Schumer, Mnuchin still discussing ‘interim’ coronavirus relief bill in wake of impasse

Schumer, Mnuchin still discussing ‘interim’ coronavirus relief bill in wake of impasse

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Senate Minority Leader Chuck Schumer and Treasury Secretary Steven Mnuchin are still engaging in discussions about an emergency “interim” coronavirus relief bill after Senate Democrats last week blocked a measure that would provide an additional $250 billion in aid to small businesses amid the crisis.

“Sen. Schumer and Sec. Mnuchin had another conversation this morning,” a Schumer spokesman said in a statement Wednesday. “Democratic staff from both chambers will be meeting with Treasury today.”


Schumer and Senate Democrats have been working directly with Mnuchin and the administration on their proposals for more funding — instead of Senate Majority Leader Mitch McConnell, R-Ky. — with some hoping that with the president’s support of an agreement, McConnell and Senate Republicans will be forced to approve a measure.

The Senate is on recess and not slated to return to Washington until the end of April, with the House returning days later in early May. Congress could return, though, if necessary, to approve any type of “emergency” package.

The ongoing talks between congressional Democrats and the Trump administration comes as Schumer, D-N.Y., and House Speaker Nancy Pelosi, D-Calif., doubled down on their calls for an “interim emergency” relief package which would include more than $500 billion in additional funding for Americans, businesses and hospitals amid the coronavirus crisis.

Schumer and Pelosi, earlier this week, said it was “clear” that the more than $2 trillion allocated as part of the already-passed CARES Act stimulus “will not be enough to cover the tremendous need.”

Schumer and Pelosi have called for changes to the Small Business Administration’s assistance initiatives, saying that “many eligible small businesses continue to be excluded from the Paycheck Protection Program by big banks with significant lending capacity.”

The Paycheck Protection Program helps businesses with under 500 employees obtain loans that can cover eight weeks of their payroll, benefits, rent and other expenses. The loans will be converted to grants and fully forgiven if 75 percent of the loan is used to keep employees on the payroll. The program was created as part of the $2.2 trillion CARES Act that passed last month.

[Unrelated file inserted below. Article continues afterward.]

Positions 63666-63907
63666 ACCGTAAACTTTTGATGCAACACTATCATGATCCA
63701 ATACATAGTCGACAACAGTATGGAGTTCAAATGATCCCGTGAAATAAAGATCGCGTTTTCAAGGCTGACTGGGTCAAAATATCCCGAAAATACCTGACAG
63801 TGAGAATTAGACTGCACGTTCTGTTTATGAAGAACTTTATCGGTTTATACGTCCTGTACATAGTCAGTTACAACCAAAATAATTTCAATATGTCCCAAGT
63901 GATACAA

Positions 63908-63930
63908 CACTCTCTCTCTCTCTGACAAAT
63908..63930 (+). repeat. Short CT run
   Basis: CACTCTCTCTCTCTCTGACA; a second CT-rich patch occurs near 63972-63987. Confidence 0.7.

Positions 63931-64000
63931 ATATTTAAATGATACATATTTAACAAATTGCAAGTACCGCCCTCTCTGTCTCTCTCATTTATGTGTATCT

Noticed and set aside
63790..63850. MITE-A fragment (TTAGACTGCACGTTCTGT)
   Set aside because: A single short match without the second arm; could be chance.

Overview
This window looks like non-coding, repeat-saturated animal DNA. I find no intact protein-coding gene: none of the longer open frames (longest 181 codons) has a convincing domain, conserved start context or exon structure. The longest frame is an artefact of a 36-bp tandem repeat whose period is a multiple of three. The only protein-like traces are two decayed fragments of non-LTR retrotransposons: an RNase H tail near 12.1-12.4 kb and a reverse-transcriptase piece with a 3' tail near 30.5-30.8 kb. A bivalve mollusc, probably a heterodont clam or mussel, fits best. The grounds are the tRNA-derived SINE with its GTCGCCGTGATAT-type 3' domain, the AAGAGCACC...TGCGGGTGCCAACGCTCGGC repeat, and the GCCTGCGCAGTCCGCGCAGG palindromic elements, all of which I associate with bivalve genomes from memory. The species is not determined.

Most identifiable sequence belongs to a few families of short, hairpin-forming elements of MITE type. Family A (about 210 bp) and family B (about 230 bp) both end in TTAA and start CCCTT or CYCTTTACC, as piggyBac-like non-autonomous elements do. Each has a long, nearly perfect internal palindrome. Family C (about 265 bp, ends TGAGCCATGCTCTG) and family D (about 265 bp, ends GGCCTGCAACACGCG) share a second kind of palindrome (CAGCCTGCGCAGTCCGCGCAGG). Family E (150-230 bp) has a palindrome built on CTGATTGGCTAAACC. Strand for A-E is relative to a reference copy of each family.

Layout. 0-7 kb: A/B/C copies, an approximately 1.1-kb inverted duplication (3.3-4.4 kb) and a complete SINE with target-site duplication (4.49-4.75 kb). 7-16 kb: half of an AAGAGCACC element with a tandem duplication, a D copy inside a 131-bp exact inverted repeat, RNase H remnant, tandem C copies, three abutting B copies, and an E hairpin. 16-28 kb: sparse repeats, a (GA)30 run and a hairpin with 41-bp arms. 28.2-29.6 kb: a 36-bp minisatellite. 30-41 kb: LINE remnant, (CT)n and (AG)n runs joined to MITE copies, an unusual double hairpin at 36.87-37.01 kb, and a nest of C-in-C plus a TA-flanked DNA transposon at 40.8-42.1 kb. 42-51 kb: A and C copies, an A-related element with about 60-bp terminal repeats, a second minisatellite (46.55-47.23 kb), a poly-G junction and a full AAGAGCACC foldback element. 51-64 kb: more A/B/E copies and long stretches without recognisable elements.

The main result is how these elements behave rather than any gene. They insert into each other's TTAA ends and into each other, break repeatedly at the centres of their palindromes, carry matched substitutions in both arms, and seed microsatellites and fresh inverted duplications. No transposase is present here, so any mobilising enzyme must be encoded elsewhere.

Yet McConnell sought to pass a $250 billion cash infusion for the PPP — pushed by the White House — last week, but Democrats blocked the effort because they want add-ons to help businesses in disadvantaged communities and an additional $250 billion in funds for other priorities.

The extra funding is being sought amid concerns that the original $350 billion program to help businesses stay afloat during the coronavirus pandemic could run dry in the near future in the face of an enormous demand.


Democrats argued that they had a better plan. Their proposal would cost roughly double the Republicans’ and include an additional $100 billion for hospitals and $150 billion more for state and local governments as well as increases to food assistance benefits.

As part of that plan, Pelosi and Schumer called for additional support for food stamps — or SNAP — by increasing the maximum SNAP benefit by 15 percent.

President Trump, as well as lawmakers from both parties, have also called for a “Phase 4” stimulus package. Both sides of the aisle have a wishlist, with the president calling on Congress to seize the opportunity “to do our decades long awaited Infrastructure Bill,” calling for a $2 trillion package.

Pelosi has already called for additional SNAP funding, direct payments to American families and emissions restrictions on airlines, as well as pension protections.

Fox News’ Mike Emanuel contributed to this report. 

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